Samantha Gamble,
Sofia Thompson,
Yalemwork Teferra and
Marly Lake, Sidwell ‘17

How do your race and gender (and the intersections of both) shape your experience at Sidwell? How

have they impacted your experience in society at large?

Samantha Gamble: My race and gender have molded my experience at Sidwell every step of the way since I got to high school. In every classroom, every advisory, every Collection, every MFW, I am a black woman and I am vulnerable because of it. I am unprotected, and what I do and say is continually under scrutiny. Consequently, like many black women at this school, I proceed with a caution that many of my classmates and peers do not -- the Caution of the Black Woman. Because if I’m seen getting into a heated argument with someone in the hallway, I’m stereotyped as just another Angry Black Girl. Because if I wear a skirt that’s a little shorter than it “should” be or a top that’s a little lower-cut than it “should” be, given that it’s on my black woman body, I’m hypersexualized and criticized.

Sofia Thompson: I agree with Sam in that both my gender and my race have shaped every interaction I have had since I came to high school. It is funny that I have been at Sidwell since I was four, but only at 14 did I start to notice how large of an impact my identifiers have on my experiences in the community. I do not see my blackness as guiding the formation of my friendships, most of which were made over 10 years ago. However, I do not know if I would still have the respect of my opinions had I made these friendships later on. When you are younger, I think, a friendship is formed, then the blackness is realized. Once in high school, it is impossible to put the former before the latter.

Marly Lake: Although our school does not have a significantly higher proportion of boys than girls, Sidwell is a hyper-masculine space. Being black presents a whole other host of experiences in our beloved institution. It seems as though there can only be two types of black people; one being the black person who is on financial aid and has an exclusively black friend group with an overt resentment of rich white people, or the black person who lives such a life of luxury and privilege that their blackness is immediately rendered “digestible” and ultimately forgotten (on the condition that they do not begin to demonstrate characteristics of “indigestible blackness”). Despite this unfortunate paradigm, being a black girl at Sidwell has greatly empowered me. Black girls at our school constantly and consistency challenge the rhetoric of this binary and shatter expectations of our close-minded peers. The greatest challenge, however, is trying to articulate the plight of black girls at our school. Any math or English wiz may think that black + female = black female; meaning that the combination of the plights of black Americans and black females equals the black female struggle. This is vastly incorrect. We have our own personal struggles and we deserve specificity.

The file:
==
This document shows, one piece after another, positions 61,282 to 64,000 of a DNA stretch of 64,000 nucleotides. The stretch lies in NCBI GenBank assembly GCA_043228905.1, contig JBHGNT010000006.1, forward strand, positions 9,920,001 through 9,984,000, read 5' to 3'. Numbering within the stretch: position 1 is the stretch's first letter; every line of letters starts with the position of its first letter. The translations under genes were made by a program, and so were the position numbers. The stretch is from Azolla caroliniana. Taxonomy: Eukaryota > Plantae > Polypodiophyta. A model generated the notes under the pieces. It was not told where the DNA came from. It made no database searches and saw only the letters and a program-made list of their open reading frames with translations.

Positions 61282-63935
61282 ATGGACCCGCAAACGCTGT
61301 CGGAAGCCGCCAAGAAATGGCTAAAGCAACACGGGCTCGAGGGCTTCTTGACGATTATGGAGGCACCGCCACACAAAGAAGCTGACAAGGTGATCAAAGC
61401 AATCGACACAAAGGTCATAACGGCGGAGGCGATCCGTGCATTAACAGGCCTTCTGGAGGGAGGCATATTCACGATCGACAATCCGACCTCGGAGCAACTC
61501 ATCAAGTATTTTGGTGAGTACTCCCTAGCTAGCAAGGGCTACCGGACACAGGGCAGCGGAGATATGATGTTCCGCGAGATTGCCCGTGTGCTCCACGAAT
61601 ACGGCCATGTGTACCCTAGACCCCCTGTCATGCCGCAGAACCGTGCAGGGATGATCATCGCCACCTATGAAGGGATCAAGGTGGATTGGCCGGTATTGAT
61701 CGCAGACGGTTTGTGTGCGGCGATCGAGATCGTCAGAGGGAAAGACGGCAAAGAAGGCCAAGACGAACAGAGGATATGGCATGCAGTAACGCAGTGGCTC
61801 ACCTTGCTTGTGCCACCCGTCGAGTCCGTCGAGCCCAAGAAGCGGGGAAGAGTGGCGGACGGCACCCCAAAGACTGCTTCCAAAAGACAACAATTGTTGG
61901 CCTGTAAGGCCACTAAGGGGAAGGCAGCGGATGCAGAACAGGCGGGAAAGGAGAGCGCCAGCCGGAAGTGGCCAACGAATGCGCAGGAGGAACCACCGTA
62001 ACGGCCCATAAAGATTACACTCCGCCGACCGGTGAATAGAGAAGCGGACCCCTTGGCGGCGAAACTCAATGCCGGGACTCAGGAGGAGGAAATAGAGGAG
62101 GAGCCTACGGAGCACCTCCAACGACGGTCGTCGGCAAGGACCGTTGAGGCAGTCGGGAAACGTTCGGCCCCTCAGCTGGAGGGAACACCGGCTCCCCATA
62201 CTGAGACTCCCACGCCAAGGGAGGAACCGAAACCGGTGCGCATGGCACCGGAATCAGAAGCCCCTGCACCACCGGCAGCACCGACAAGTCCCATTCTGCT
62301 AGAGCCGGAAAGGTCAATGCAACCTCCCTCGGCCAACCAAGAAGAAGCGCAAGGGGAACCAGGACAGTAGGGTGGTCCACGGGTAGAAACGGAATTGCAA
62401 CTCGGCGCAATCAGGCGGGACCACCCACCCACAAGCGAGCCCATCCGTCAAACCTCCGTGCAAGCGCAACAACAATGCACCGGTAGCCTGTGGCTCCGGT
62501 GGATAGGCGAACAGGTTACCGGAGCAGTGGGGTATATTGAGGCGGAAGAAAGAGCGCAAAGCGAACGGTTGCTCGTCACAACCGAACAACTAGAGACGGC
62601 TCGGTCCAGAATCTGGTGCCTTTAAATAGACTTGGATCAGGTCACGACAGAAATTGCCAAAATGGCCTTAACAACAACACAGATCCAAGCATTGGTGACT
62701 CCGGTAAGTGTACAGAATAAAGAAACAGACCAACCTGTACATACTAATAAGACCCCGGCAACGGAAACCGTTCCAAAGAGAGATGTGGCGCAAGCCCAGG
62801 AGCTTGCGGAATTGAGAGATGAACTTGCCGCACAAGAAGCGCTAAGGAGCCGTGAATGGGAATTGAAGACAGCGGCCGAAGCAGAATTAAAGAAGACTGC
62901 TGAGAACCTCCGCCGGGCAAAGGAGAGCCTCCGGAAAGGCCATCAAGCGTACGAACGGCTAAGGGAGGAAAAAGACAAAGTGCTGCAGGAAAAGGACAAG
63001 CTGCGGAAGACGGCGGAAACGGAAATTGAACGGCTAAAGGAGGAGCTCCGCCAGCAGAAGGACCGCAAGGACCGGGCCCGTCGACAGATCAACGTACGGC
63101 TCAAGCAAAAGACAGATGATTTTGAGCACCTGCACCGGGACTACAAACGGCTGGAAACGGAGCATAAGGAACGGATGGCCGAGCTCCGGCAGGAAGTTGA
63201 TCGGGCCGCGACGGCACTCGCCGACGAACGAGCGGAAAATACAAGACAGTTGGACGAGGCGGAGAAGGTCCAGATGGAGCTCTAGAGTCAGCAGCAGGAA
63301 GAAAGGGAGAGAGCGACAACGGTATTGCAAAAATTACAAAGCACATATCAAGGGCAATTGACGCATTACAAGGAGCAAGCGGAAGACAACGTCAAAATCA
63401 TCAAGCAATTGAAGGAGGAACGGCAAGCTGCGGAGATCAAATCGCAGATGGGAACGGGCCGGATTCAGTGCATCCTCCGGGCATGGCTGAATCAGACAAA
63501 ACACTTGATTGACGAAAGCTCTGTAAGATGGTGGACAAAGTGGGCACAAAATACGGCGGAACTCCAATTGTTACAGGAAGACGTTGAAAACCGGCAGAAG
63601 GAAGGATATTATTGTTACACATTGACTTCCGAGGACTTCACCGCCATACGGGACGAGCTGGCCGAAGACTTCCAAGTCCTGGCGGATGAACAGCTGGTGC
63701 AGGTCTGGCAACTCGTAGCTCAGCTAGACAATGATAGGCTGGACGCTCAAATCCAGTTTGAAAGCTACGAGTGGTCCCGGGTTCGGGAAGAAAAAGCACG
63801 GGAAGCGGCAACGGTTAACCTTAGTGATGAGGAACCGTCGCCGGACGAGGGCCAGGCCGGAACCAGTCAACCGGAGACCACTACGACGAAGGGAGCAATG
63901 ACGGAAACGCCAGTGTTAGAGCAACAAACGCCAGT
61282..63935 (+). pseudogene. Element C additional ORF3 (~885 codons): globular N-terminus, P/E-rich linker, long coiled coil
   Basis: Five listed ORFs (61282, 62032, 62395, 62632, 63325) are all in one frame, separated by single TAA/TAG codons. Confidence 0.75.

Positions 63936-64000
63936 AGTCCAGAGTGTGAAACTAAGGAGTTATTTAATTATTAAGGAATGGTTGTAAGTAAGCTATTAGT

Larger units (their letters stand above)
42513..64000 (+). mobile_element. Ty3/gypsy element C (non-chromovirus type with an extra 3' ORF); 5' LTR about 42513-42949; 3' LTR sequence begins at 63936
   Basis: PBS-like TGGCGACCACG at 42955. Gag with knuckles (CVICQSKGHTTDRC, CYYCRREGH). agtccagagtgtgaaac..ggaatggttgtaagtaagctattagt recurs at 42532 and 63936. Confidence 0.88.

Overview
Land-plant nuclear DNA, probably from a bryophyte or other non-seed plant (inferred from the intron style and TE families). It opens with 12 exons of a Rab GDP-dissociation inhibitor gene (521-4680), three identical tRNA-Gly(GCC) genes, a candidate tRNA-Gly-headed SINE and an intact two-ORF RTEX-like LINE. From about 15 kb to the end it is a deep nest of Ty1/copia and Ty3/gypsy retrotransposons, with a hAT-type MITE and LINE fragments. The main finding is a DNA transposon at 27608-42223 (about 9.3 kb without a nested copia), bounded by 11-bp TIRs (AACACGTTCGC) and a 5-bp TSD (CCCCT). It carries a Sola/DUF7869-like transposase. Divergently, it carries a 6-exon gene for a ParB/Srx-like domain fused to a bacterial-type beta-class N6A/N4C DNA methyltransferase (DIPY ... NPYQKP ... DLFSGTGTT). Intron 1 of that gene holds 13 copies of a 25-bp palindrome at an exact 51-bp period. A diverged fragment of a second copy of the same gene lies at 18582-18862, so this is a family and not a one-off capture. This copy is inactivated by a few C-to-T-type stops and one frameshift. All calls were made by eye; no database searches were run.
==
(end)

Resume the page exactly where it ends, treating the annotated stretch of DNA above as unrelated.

Does identifying as a black woman ever negatively affect your life? Your behavior?

Yalemwork Teferra: Being a black woman is more than having two systems of oppression weighing you down. It’s looking into the mirror and not feeling worthy. Leaving your house and entering the world feeling unworthy. It’s having to work twice as hard to get half as much but then getting questioned

about it. It’s being hypersexualized or desexualized and knowing you will never reach the standard of beauty because your kinks and curls are seen as “unprofessional,” which is just another way of society telling you that YOU’RE unprofessional, and don’t belong. It’s black men not wanting to aid you when